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Film series for the week of October 31, 2001

Cinema in the City. Webster University sponsors once-a-month Wednesday screenings in Beatnik Bob's Cafe. This month features James Whale's classic The Bride of Frankenstein (1935). Considered to be the best of the Frankenstein series, Whale's stunning sequel unlocks a wonderful humanity inside the monster and creates enough drama and subtle humor to transcend the tag horror movie. Plays at 7:30 p.m. Nov. 7 at Beatnik Bob's Cafe, City Museum, 15th and Lucas streets. NR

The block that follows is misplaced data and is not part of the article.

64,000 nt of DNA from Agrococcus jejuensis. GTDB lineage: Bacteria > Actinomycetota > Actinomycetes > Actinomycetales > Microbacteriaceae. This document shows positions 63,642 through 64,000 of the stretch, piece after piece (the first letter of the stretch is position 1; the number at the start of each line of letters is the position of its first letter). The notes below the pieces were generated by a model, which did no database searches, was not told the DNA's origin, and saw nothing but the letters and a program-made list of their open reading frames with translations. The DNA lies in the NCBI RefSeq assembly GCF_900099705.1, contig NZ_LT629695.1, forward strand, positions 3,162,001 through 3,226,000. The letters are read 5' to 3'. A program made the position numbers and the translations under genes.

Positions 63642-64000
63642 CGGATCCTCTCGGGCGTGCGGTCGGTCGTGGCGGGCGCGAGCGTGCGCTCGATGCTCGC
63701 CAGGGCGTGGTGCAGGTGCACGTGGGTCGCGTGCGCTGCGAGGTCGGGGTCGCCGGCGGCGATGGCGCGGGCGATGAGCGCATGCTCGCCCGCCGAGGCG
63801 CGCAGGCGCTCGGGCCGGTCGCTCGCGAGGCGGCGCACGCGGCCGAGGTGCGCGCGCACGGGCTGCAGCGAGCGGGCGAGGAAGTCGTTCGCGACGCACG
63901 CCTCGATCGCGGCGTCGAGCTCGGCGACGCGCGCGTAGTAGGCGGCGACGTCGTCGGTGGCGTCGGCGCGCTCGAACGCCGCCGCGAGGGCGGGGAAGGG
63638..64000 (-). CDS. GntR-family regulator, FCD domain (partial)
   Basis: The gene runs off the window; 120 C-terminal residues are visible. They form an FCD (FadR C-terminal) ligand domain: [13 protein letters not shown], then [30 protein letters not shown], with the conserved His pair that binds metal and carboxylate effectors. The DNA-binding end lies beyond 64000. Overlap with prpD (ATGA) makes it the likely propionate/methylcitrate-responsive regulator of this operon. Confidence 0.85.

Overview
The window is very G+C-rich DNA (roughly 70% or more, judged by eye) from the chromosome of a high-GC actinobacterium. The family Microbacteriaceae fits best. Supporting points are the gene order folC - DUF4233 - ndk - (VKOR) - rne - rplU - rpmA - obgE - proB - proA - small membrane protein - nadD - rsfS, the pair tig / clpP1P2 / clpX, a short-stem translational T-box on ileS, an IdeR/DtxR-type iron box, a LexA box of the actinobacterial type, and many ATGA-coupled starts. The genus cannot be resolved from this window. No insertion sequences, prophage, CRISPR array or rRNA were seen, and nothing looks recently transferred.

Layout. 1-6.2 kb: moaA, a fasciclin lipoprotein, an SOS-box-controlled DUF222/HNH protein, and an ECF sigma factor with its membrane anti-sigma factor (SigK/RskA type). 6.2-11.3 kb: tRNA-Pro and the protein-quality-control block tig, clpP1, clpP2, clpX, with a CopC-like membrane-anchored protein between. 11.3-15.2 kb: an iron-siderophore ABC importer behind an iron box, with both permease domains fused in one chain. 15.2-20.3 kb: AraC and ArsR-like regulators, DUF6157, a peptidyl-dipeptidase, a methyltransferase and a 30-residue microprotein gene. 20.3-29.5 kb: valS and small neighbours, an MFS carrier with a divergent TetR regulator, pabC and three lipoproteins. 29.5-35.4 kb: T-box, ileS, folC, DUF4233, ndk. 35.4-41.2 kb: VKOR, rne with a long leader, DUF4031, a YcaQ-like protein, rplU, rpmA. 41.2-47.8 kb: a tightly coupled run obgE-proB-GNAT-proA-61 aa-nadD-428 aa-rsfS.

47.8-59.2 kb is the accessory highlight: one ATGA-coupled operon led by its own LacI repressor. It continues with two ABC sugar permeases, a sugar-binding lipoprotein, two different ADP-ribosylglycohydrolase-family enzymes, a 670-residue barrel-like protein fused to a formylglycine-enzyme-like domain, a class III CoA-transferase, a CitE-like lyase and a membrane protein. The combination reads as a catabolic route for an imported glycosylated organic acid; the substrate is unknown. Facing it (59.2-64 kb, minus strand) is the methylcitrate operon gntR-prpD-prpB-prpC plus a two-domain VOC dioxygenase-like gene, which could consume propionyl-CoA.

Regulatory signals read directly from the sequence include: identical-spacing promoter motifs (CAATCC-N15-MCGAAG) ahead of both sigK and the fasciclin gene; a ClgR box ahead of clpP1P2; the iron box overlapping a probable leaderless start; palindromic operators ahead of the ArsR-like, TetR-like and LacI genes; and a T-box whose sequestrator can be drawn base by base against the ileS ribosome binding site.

Revolution in the Revolution. Webster University presents a series showcasing Soviet cinema from 1959-1970. This week features Gleb Panfilov's Debut (1970), a portrait of Pasha, an aspiring young actress without apparent talent. Chronologically disjointed (Panfilov's assertion of creativity and resistance), Debut intercuts Pasha's film role as a noble Joan of Arc with her melodramatic personal life in which she attaches herself to another woman's husband. Reacting against the prescribed agitprop of the USSR's social realist cinema, Panfilov avoids grand gestures technically and thematically. In nicely composed scenes with one character often blocked from view, he keeps his lens in close and his attention on small details -- a dinner, a dance, a small apartment, babysitting for a friend. Of more interest for what it doesn't show (no idealized comrades fight capitalism), Debut proves that a communist woman's life can be as conflicted, boring and self-indulgent as a capitalist's. A work of artistic rebellion doesn't necessarily produce exciting cinema even as it reveals the particulars of one Soviet life. In Russian with English subtitles. Plays at 7 p.m. Nov. 1 at Webster University. (DC)

 
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